Old Buildings of Ninfield

Read the stories of some of our most celebrated old buildings

Ninfield has 27 Grade II listed buildings. Of these, 8 are farmhouses, 5 are houses, 4 are barns, 2 are oasthouses and 7 are cottages. The Village Stocks are also Grade II listed. The Parish Church of St Mary the Virgin is a Grade I listed building.

Standard Hill House

Grade II Listed.

‘Standard House’ was owned by John Dyke, a London Fishmonger in 1615. Thought to be built originally earlier in late Elizabeth I reign. Transformed  into a fine Jacobean house dated 1659, it stands at the top of a long hill from Boreham Street to Ninfield. Named after the hill said to be where William the Conqueror set his Standard before the Battle of Hastings in 1066.

The house has three storeys with three gables, and another added, and recessed probably in the 18th century. Although it appears to be brick built it was in fact refaced with red mathematical tiles in about 1790.

Over the casement windows it bears three curious inscriptions of “God’s providence is my inheritance”,  “Except the Lord build a house they labour in vain that build it” and “Here we have 1659 our abidance”.

Standard Hill House.

Moor Hall

Moor Hall is sadly no longer standing. The Manor house, had the first recorded owner as Robert of Crevequer in the 13th Century. In the 14th Century it was spelt Morehale.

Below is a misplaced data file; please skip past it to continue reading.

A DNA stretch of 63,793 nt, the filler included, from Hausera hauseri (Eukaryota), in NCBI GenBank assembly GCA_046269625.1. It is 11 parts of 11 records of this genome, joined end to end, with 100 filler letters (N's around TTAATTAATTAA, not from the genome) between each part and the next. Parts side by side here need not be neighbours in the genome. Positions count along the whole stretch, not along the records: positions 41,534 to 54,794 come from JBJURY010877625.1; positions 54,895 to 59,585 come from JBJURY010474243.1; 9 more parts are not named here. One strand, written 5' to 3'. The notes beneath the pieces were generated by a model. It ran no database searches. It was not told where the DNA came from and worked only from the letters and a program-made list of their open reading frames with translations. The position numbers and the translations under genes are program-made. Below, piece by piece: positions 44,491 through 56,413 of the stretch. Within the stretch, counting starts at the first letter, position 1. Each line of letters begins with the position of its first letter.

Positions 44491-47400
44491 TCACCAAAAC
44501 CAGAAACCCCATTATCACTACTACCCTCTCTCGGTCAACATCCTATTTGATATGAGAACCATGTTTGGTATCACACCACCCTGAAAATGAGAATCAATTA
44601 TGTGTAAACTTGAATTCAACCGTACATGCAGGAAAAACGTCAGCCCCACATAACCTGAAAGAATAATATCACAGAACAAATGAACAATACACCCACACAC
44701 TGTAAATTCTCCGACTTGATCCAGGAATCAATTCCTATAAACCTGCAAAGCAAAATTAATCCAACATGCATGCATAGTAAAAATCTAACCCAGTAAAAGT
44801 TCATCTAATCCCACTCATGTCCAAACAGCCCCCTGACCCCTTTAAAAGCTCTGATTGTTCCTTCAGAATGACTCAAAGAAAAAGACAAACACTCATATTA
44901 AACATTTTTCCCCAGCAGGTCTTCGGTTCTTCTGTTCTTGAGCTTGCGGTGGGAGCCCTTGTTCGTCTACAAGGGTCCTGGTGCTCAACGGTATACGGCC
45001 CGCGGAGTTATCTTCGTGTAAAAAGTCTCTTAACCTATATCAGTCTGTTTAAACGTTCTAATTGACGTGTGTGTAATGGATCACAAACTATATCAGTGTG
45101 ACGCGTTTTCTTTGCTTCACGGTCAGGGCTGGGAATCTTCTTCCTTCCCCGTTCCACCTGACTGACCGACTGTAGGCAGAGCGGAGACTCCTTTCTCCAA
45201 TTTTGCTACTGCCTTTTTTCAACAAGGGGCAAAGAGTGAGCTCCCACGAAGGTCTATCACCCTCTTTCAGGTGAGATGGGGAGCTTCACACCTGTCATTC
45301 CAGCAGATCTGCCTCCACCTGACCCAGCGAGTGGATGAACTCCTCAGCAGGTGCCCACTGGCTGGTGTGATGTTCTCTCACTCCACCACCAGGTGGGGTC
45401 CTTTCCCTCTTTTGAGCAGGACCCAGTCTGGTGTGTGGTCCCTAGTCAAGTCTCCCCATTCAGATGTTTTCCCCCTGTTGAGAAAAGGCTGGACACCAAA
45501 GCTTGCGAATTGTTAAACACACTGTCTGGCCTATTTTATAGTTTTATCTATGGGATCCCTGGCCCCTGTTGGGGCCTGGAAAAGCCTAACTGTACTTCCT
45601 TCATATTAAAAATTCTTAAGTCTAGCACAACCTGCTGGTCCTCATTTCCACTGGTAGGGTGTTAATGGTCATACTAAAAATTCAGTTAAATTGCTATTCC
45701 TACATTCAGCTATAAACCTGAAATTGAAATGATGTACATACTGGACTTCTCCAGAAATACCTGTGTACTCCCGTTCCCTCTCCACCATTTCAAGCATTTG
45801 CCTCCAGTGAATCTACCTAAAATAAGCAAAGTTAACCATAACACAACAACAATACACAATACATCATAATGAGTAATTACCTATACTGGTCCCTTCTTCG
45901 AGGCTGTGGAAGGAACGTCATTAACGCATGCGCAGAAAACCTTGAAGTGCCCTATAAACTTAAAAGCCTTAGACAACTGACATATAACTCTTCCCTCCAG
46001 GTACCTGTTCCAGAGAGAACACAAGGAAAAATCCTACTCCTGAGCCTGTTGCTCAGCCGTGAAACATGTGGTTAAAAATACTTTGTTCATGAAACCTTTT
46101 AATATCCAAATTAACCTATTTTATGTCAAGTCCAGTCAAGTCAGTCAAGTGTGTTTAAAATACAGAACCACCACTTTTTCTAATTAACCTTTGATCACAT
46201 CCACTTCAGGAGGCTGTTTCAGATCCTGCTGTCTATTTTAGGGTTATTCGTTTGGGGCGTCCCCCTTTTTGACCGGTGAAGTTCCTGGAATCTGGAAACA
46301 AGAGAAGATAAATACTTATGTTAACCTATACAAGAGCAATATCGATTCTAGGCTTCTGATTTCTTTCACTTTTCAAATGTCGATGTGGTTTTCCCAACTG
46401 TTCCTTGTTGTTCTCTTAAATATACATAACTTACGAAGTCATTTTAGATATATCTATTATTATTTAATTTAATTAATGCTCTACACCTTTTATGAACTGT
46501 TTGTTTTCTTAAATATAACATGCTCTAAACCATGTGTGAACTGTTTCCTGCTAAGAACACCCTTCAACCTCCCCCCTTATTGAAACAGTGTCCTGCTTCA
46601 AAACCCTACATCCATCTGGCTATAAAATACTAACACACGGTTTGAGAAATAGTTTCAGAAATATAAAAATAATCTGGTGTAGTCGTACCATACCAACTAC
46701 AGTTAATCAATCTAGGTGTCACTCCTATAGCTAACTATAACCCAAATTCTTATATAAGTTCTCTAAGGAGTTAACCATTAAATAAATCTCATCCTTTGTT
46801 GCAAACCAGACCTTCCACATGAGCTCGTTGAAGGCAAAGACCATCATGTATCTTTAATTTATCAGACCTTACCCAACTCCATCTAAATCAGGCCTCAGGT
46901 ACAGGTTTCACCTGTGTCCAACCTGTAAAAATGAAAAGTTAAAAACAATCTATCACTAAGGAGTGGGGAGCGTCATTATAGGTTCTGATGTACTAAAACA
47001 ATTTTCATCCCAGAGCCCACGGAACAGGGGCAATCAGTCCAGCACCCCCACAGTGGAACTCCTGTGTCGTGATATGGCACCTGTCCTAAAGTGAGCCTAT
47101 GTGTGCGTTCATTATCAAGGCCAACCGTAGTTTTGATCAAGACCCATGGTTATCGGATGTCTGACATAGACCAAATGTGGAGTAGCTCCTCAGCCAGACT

The family of de Septvans were the owners by the time 1342 when this large estate had much of it’s cultivated land submerged. A five year old descendant who inherited in 1351 was found to be too young and the estate was taken over by the Crown.

It was conveyed by trustees to James Fiennes, Lord Saye and Sele who in 1451 was beheaded. Moor Hall then passed through several families until in 1768 the whole estate was acquired by the Worralls Charity.

Moor Hall.

Much altered and added to over the passing years, by the 1980’s it was a large hotel, where pop stars and celebrities often stayed. But it’s decline during the 1990’s by which time a change of ownership, left this old and historic building derelict for some years until it was demolished in the late 1990’s to make way for housing.

Moor Hall fete, Ninfield, 21 June 1922.

Luxford House

Grade 2 listed, built in 1702 in the Queen Anne style by George Luxford who’s initials are over the door. There is a fine entrance hall and staircase. As a farmhouse it was known as Lower Standard Hill Farm and renamed Luxford House when then farm was sold off in 1973. In the 1930’s the hall and front lawn were used as a tea garden.

High Knowle

Grade II listed.

There have been several spellings of this house. It was probably enlarged from a smaller dwelling in the 1700s. It is first mentioned in 1683 and has had a variety of tradesmen living and trading in it, from a glover to a butcher, brick maker, ironmonger, carpenter and finally in 1841 a baker called Hannah Bridger. Following her a succession of bakers occupied the building, most notably the Sargent family.